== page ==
LNER A4 Class 4-6-2 number 60007 'Sir Nigel Gresley' passing through Doncaster with 'The Cathedrals Express' from London King's Cross to York on the late morning of Saturday 29th March 2014.
This locomotive, along with the other A4 class was built at the Doncaster locomotive works in 1937 so it seems appropriate to see her steaming through her birthplace.
Here are a few of my other railway videos featuring steam locomotives both on heritage railways and the national rail network:
LMS CORONATION 46233 DUCHESS OF SUTHERLAND AT BIRMINGHAM NEW STREET
GWR CASTLE 5043 EARL OF MOUND EDGCUMBE AT BIRMINGHAM SNOW HILL
LMS 5MT 45231 THE SHERWOOD FORESTER AT MANCHESTER PICCADILLY
LMS 5MT 45305 AT DEANSGATE, MANCHESTER
LMS 5MT 44932 AND 45231 THE SHERWOOD FORESTER AND OXFORD ROAD, MANCHESTER
LMS 5MT 44871 AND 45407 THE LANCASHIRE FUSILIER AT PATRICROFT
BR 7MT 70013 OLIVER CROMWELL AT ALTRINCHAM
LMS JUBILEE 45699 GALATEA AT CLIFTON
SR LIGHT PACIFIC 34046 BRAUNTON AT KEARSLEY
LNER A4 60009 UNION OF SOUTH AFRICA AT BOLTON
LMS JUBILEE 45699 GALATEA AT CASTLETON
LNER B1 61264 AT ROCHDALE
LMS 5MT 44871 AND 45231 THE SHERWOOD FORESTER AT BUXTON
LMS CORONATION 46233 DUCHESS OF SUTHERLAND AT DERBY
LMS JUBILEE 45699 GALATEA AT CREWE
LMS JUBILEE 45699 GALATEA AT WARRINGTON BANK QUAY
LMS 5MT 44932 AT WINWICK
LMS 5MT 45231 SHERWOOD FORESTER AT PRESTON
LMS ROYAL SCOT 46115 SCOTS GUARDSMAN AT LANCASTER http://www.youtube.com/watch?v=3PVaENdJ0GY
LMS ROYAL SCOT 46115 SCOTS GUARDSMAN AT CARLISLE
LMS 5MT 44932 & CORONATION 46233 DUCHESS OF SUTHERLAND AT BLACKBURN
LNER A4 60009 UNION OF SOUTH AFRICA AND 60019 BITTERN AT YORK
GWR HALL 5972 'OLTON HALL' AT SKIPTON
GWR CASTLE 5043 EARL OF MOUNT EDGCUMBE AT CHESTER
LMS 8F 48151 AT SHREWSBURY
LNER K4 61994 & K1 62005 AT NEWCASTLE
GWR 4936 KINLET HALL & 4965 ROOD ASHTON HALL AT HAGLEY
This site provides links to random videos hosted at YouTube, with the emphasis on random.
The original idea for this site actually stemmed from another idea to provide a way of benchmarking the popularity of a video against the general population of YouTube videos. There are probably sites that do this by now, but there wasn’t when we started out. Anyway, in order to figure out how popular any one video is, you need a pretty large sample of videos to rank it against. The challenge is that the sample needs to be very random in order to properly rank a video and YouTube doesn’t appear to provide a way to obtain large numbers of random video IDs.
Even if you search on YouTube for a random string, the set of results that will be returned will still be based on popularity, so if you’re using this approach to build up your sample, you’re already in trouble. It turns out there is a multitude of ways in which the YouTube search function makes it very difficult to retrieve truly random results.
So how can we provide truly random links to YouTube videos? It turns out that the YouTube programming interface (API) provides additional functions that allow the discovery of videos which, with the right approach, are much more random. Using a number of tricks, combined some subtle manipulation of the space-time fabric, we have managed to create a process that yields something very close to 100% random links to YouTube videos.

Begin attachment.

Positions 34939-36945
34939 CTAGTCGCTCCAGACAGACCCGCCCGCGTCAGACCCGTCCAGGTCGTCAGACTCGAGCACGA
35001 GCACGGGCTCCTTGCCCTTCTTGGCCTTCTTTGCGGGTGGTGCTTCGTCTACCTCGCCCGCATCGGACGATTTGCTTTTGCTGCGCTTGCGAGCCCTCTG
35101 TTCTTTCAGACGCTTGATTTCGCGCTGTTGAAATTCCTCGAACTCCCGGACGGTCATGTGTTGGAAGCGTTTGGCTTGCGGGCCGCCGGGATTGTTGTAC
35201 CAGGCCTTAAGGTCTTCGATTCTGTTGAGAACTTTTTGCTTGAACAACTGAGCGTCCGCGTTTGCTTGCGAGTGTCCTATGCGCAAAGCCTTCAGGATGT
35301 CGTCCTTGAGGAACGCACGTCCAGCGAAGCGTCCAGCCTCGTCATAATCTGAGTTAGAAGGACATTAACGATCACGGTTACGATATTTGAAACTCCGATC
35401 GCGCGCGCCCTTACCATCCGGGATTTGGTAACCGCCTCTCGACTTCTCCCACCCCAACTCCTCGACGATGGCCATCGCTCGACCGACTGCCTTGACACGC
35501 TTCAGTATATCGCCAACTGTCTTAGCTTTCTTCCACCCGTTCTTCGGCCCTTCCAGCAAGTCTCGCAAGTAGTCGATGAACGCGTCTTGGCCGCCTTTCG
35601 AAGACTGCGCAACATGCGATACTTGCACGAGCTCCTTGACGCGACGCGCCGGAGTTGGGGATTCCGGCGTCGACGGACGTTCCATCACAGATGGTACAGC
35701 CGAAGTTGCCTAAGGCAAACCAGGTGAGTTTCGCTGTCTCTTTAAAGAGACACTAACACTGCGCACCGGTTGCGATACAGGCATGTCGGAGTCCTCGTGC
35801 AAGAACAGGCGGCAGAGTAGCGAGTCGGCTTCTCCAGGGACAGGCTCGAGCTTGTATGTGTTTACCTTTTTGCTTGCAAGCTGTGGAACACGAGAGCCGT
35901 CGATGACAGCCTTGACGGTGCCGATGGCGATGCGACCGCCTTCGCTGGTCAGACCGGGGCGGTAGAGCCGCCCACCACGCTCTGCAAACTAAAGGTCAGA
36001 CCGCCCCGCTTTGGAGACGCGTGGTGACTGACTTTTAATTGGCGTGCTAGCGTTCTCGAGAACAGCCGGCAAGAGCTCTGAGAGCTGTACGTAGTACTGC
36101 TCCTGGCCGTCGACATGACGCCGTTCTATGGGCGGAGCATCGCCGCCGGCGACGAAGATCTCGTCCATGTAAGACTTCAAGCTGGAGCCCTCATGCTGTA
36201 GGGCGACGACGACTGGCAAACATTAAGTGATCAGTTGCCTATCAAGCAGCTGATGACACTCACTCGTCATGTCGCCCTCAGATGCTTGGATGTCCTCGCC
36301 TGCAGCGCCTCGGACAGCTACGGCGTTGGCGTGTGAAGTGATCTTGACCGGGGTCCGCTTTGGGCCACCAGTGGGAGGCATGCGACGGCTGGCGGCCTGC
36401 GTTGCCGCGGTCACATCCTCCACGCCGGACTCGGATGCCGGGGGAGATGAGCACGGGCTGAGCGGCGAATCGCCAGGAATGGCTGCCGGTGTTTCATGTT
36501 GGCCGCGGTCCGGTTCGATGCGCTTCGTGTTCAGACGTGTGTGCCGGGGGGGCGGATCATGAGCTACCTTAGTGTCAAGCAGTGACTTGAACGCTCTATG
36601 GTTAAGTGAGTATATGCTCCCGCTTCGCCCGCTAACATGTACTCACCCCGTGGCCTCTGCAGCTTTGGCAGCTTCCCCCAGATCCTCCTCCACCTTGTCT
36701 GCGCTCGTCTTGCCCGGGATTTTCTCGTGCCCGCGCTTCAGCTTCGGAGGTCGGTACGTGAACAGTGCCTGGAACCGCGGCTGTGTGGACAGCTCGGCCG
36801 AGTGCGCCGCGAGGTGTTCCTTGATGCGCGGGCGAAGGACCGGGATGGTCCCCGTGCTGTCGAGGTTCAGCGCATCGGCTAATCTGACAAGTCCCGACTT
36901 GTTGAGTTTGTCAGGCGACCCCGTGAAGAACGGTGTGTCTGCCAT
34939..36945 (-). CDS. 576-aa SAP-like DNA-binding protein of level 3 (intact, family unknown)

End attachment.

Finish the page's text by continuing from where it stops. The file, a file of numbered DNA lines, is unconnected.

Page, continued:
YouTube is an American video-sharing website headquartered in San Bruno, California. YouTube allows users to upload, view, rate, share, add to playlists, report, comment on videos, and subscribe to other users. It offers a wide variety of user-generated and corporate media videos. Available content includes video clips, TV show clips, music videos, short and documentary films, audio recordings, movie trailers, live streams, and other content such as video blogging, short original videos, and educational videos. Most content on YouTube is uploaded by individuals, but media corporations including CBS, the BBC, Vevo, and Hulu offer some of their material via YouTube as part of the YouTube partnership program. Unregistered users can only watch videos on the site, while registered users are permitted to upload an unlimited number of videos and add comments to videos. Videos deemed potentially inappropriate are available only to registered users affirming themselves to be at least 18 years old.
YouTube and selected creators earn advertising revenue from Google AdSense, a program which targets ads according to site content and audience. The vast majority of its videos are free to view, but there are exceptions, including subscription-based premium channels, film rentals, as well as YouTube Music and YouTube Premium, subscription services respectively offering premium and ad-free music streaming, and ad-free access to all content, including exclusive content commissioned from notable personalities. As of February 2017, there were more than 400 hours of content uploaded to YouTube each minute, and one billion hours of content being watched on YouTube every day. As of August 2018, the website is ranked as the second-most popular site in the world, according to Alexa Internet, just behind Google. As of May 2019, more than 500 hours of video content are uploaded to YouTube every minute.
YouTube has faced criticism over aspects of its operations, including its handling of copyrighted content contained within uploaded videos, its recommendation algorithms perpetuating videos that promote conspiracy theories and falsehoods, hosting videos ostensibly targeting children but containing violent and/or sexually suggestive content involving popular characters, videos of minors attracting pedophilic activities in their comment sections, and fluctuating policies on the types of content that is eligible to be monetized with advertising.